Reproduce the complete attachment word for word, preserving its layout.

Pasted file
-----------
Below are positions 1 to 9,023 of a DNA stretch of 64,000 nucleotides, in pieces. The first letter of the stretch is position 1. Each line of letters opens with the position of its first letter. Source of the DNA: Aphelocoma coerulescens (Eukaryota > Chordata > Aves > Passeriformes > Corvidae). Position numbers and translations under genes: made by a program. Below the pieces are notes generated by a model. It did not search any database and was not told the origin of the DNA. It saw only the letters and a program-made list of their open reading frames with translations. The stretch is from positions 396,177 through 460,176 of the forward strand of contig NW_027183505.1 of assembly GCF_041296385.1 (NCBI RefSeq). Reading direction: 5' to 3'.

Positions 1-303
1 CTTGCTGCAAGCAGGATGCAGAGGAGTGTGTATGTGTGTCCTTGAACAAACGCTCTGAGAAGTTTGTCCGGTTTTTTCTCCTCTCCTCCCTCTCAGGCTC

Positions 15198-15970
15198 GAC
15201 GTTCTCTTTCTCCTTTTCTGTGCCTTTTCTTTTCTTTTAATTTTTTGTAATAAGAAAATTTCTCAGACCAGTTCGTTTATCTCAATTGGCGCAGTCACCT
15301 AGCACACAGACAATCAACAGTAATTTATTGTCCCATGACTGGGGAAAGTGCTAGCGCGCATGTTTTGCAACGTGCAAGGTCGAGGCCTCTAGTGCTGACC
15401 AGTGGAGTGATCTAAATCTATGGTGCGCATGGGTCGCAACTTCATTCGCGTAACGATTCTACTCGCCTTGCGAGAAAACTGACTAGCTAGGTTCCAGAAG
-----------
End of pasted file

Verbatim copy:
Below are positions 1 to 9,023 of a DNA stretch of 64,000 nucleotides, in pieces. The first letter of the stretch is position 1. Each line of letters opens with the position of its first letter. Source of the DNA: Aphelocoma coerulescens (Eukaryota > Chordata > Aves > Passeriformes > Corvidae). Position numbers and translations under genes: made by a program. Below the pieces are notes generated by a model. It did not search any database and was not told the origin of the DNA. It saw only the letters and a program-made list of their open reading frames with translations. The stretch is from positions 396,177 through 460,176 of the forward strand of contig NW_027183505.1 of assembly GCF_041296385.1 (NCBI RefSeq). Reading direction: 5' to 3'.

Positions 1-303
1 CTTGCTGCAAGCAGGATGCAGAGGAGTGTGTATGTGTGTCCTTGAACAAACGCTCTGAGAAGTTTGTCCGGTTTTTTCTCCTCTCCTCCCTCTCAGGCTC

Positions 15198-15970
15198 GAC
15201 GTTCTCTTTCTCCTTTTCTGTGCCTTTTCTTTTCTTTTAATTTTTTGTAATAAGAAAATTTCTCAGACCAGTTCGTTTATCTCAATTGGCGCAGTCACCT
15301 AGCACACAGACAATCAACAGTAATTTATTGTCCCATGACTGGGGAAAGTGCTAGCGCGCATGTTTTGCAACGTGCAAGGTCGAGGCCTCTAGTGCTGACC
15401 AGTGGAGTGATCTAAATCTATGGTGCGCATGGGTCGCAACTTCATTCGCGTAACGATTCTACTCGCCTTGCGAGAAAACTGACTAGCTAGGTTCCAGAAG